Culloden Stones To Help Fund New Visitor Centre

By Graham Spicer | 24 May 2006
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shows a photograph of a stone slab with writing on it

The Culloden stones could provide essential funds for the new visitor centre. © NTS

The National Trust for Scotland (NTS) is hoping to raise badly needed funds for the construction of a new visitor centre at the Culloden battlefield site in northern Scotland by offering ‘Culloden Stones’ that will be sponsored by members of the public.

The Slabs of Caithness stone will be individually engraved with a personal message and will be laid in a Culloden Walk pathway leading up to the new centre, which is due to be started in summer 2006.

"This is a completely new venture for us and we are delighted that it has met with such a great initial response,” explained Karen Reid, Head of Fundraising at the National Trust for Scotland.

“We launched the Culloden Walk appeal at Tartan Week in New York and many people have told us they are interested in sponsoring a stone to mark their family connection with the battle,” added Karen, “or simply because they love Scotland and they want to commemorate this through having their name laid at one of the most iconic sites in Scotland.”

shows a reconstructed photograph of a visitors centre set within a parkland

The stones will be laid in a Culloden Walk pathway in the approach to the new visitor centre. © NTS

Increasing visitor numbers mean new facilities are desperately needed at the battlefield and the NTS needs to raise £1.95 million to complete its world-class visitor centre.

The current visitor centre was opened in 1984 and although it has been extended several times it has already reached its capacity. More than 200,000 people visit the battlefield a year and the new centre, with its exhibition and education facilities, aims to enable more visitors to learn about the story behind Culloden.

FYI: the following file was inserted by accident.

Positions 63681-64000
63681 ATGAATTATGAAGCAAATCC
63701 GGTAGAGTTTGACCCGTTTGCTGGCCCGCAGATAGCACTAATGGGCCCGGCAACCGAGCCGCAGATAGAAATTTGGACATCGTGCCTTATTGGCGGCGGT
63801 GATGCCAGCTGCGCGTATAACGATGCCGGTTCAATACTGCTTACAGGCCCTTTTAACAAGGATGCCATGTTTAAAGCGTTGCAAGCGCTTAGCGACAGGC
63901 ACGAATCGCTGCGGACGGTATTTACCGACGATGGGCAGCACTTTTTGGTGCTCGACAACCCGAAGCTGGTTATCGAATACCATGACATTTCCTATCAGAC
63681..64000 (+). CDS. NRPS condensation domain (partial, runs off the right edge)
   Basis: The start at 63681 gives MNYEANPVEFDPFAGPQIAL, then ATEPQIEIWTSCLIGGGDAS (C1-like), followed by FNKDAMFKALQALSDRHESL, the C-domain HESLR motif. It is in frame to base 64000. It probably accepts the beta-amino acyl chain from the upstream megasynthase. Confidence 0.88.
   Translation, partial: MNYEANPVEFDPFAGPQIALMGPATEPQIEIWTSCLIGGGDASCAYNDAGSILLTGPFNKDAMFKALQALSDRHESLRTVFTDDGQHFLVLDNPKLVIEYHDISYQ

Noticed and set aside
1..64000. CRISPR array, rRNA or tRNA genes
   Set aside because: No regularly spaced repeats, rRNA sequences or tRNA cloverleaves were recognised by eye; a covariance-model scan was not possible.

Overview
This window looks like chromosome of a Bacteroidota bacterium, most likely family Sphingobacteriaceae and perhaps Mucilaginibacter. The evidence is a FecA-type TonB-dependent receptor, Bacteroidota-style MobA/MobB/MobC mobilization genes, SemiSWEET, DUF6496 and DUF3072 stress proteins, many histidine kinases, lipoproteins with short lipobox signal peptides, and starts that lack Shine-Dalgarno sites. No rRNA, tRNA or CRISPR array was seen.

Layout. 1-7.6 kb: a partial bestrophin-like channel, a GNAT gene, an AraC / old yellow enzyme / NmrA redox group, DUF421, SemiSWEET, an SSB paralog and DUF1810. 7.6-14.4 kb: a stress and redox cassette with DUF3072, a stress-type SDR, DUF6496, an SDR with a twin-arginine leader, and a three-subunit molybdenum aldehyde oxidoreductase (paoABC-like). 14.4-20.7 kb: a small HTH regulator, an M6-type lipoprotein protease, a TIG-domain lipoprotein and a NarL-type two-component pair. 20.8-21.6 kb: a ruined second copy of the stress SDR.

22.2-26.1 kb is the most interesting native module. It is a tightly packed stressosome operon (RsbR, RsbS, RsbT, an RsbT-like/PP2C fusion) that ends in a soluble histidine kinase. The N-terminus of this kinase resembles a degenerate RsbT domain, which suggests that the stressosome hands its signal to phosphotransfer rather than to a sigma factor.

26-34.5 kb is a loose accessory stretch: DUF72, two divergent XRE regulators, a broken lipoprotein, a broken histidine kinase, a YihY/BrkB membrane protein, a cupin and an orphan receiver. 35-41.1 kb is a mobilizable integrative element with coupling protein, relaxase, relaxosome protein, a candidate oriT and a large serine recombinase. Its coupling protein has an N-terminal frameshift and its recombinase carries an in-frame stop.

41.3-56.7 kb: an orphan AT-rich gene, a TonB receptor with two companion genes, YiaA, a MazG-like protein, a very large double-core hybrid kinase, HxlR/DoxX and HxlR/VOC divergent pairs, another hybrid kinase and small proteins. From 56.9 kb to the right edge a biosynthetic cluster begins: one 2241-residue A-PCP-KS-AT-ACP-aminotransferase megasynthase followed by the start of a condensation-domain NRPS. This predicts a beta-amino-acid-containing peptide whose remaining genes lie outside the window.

On April 16 1746 the Duke of Cumberland led a 9,000-strong force against the 5,000-man Scottish army of Prince Charles Edward Stuart - Bonnie Prince Charlie – at Culloden near Inverness.

The English won the battle within an hour and the clampdown that occurred afterwards marked the end of the traditional highland way of life and quashed hopes of returning the Jacobite Stuarts to the British throne. Today the site is also a memorial and the site of clan graves as well as the Well of the Dead, where many clansmen were slaughtered whilst quenching their thirst or washing their wounds.

a photograph of a stone slab with the words Clan Donald carved into it

A stone memorial marks the mass grave of the Clan Donald. © NTS

“We are very conscious that Culloden is a memorial site and we have made every effort to make sure that the stone sponsorship remains in keeping with the new centre and battlefield,” added Karen.

“We have opted to use Caithness stone and have ensured that the Culloden Walk will be situated in the approach to the visitor centre rather than any where near the graves of the fallen.”

The Scottish Executive have already pledged funding for the centre, which will feature locally sourced oak and Caithness stone slabs in its construction.

With prices varying from £75 for a single stone up to £495 for a 'Chieftain' or 'Gaelic' stone, it is hoped the sale of Culloden Stones will make a significant contribution to the project and let people from around the world mark their connections with the famous site.

Along with using local materials where possible, sustainability and environmental considerations are high on the list of design priorities for the centre. A biomass plant will burn wood fuel from local sustainable sources, likely to be wood chips, which are a by-product of the Scottish forestry industry.

Visit the Culloden Walk website to find out more about the project.

Reader Michael Terwey adds this to our article:

The ‘English’ did not with the battle any more than Prince Charles led a ‘Scottish’ army. Scots and Englishmen fought on both sides as part of a British civil war. Please don’t perpetuate the idea that Culloden was a simplistic Scots Vs English affair. MT

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